Ah the dreaded oral presentation. Hmmm. I feel as if I’ve used that line before. Oh wait I did, on Monday
. Oral presentations have been end-of-unit assignments from the beginning of time, or at least since my time, which feels as long. I understand the appeal, but I can remember the terror. Students aren’t kind to one another, especially when it comes to being “bored.” Presentations have lots of room for “boredom.” They are however an expectation. See the common core standards
for further reminding.
So, how do you approach them in a way that isn’t terrifying or tedious for all parties?The answer lies within how you set the parameters. Speeches should be short. Expecting them to fill 3-5 minutes can be difficult for everyone involved. So today’s end-of-novel/unit project is something that utilizes short student speeches.It takes time to construct a meaningful speech. As a teacher I speak everyday. But I have a captive audience. They can’t leave. That doesn’t make me a good speaker.
An end-of-unit speech should require students to look at good speeches as models and then try to emulate those qualities in their own. Several weekends ago Where the Classroom Ends posted a link to multiple UPenn 60 seconds lectures
. That’s a great place to begin. Requiring that students do something in a “small” space is a great exercise in condensing student thought. The website American Rhetoric also has an extensive list of speeches from the 21st century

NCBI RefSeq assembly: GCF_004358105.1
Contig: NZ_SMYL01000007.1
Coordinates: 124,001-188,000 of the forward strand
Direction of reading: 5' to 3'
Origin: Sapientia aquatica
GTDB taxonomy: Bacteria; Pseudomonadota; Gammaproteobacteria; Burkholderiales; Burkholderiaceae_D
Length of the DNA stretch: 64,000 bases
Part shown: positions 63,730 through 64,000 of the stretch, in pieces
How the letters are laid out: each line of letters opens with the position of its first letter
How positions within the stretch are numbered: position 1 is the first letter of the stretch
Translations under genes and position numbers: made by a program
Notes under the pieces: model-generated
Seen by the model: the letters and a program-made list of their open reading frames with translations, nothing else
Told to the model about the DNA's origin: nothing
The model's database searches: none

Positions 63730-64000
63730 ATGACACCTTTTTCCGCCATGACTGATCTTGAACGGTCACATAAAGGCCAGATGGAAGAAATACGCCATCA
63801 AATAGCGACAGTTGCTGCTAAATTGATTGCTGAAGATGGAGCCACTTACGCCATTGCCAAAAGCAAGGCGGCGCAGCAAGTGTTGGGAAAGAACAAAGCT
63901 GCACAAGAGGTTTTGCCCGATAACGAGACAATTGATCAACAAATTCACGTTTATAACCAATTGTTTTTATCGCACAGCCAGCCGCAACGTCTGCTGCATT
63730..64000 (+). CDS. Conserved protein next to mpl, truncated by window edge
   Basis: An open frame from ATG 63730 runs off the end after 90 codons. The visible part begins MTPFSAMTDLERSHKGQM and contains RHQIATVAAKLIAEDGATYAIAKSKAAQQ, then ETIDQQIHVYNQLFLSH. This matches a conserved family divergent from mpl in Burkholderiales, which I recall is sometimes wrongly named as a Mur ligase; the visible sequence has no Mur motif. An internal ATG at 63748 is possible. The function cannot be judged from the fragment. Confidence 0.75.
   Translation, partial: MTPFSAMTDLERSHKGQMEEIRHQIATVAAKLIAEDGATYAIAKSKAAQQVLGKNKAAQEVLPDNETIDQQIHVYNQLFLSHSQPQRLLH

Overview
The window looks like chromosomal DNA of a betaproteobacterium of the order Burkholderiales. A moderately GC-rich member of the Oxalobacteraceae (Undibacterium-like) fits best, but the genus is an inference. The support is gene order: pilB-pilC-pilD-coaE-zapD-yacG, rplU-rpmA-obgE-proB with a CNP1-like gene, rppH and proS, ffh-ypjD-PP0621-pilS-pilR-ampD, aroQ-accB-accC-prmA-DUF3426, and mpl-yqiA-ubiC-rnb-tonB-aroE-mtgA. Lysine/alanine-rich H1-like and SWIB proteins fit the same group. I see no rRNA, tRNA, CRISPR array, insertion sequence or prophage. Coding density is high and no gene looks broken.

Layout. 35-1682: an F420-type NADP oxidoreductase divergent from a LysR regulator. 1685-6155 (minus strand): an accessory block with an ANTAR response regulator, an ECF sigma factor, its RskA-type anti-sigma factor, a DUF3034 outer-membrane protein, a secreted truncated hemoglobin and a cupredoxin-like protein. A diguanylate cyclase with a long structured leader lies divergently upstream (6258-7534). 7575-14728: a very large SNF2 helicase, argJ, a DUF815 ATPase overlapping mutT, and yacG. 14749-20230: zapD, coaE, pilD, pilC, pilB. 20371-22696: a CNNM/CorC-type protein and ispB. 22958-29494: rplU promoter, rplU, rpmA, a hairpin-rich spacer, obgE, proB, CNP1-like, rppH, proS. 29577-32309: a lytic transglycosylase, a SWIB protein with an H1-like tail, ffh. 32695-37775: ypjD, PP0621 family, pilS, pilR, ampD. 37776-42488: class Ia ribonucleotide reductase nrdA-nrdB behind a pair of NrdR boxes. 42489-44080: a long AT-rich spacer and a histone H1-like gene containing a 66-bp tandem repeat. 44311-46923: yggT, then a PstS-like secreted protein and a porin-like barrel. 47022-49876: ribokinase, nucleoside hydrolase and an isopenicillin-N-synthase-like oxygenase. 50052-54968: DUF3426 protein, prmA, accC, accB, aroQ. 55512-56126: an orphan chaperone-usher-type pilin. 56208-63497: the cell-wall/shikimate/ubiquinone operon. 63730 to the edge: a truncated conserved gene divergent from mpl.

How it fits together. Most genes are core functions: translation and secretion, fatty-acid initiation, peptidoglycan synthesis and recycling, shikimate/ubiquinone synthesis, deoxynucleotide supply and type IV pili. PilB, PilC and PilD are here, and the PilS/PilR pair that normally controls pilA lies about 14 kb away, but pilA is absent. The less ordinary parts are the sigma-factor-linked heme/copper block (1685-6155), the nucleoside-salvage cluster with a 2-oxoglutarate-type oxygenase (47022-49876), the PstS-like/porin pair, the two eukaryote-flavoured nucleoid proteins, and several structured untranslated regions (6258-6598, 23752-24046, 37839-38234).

that are useful. Nikki Giovanni’s “We are Virginia Tech”
is an especially good example for students.
In Defense of…
The actual final project itself is an “In Defense of” speech, meaning students need to defend a certain element of the book or unit. Think about defending Myrtle from The Great Gatsby or Willie Stark from All the King’s Men or Balram Halawi from The White Tiger. You may even want to encourage students to read/review some of Clarence Darrow’s speeches. You may choose to steer away from overtly political topics depending on whether or not your students are capable of making informed and non-inflammatory speeches. Here are some other options:
- Create a list of characters or events.
- Create a list of author characteristics or writing patterns(repetition, long passages of description, favorite rhetorical devices)
- Create a list of chapters.
1. Assign students to elements, characters, events, etc.
Task them with the following:
You are to create a speech in defense of the character Gertrude from Hamlet. Reference elements from the text to prove your expert status on this topic.
Your mission, should you choose to accept it: Convince an audience (including me) of her worth as a character or a symbol within the text.
2. Ask that they include certain rhetorical elements-anaphora, metaphor, allusion, etc.
3. Ask that they draft a proposal for their speech (title, topic, description, etc.)
4. Ask that they draft a speech. Provide feedback on the speech.
5. Discuss public speaking tips.
6. Consider allowing students to evaluate and critique speeches when they are presented, with parameters, of course. You can do this by creating a simple checklist/rubric for students or asking them to SOAPSTone each speaker. Offer several categories for winning:
- Most Convincing
- Cleverest Title & Topic
- Best Line
Ultimately, this should be practice for everyone. Students who aren’t presenting should assess their peers. It forces them to be evaluative instead of being silent observers.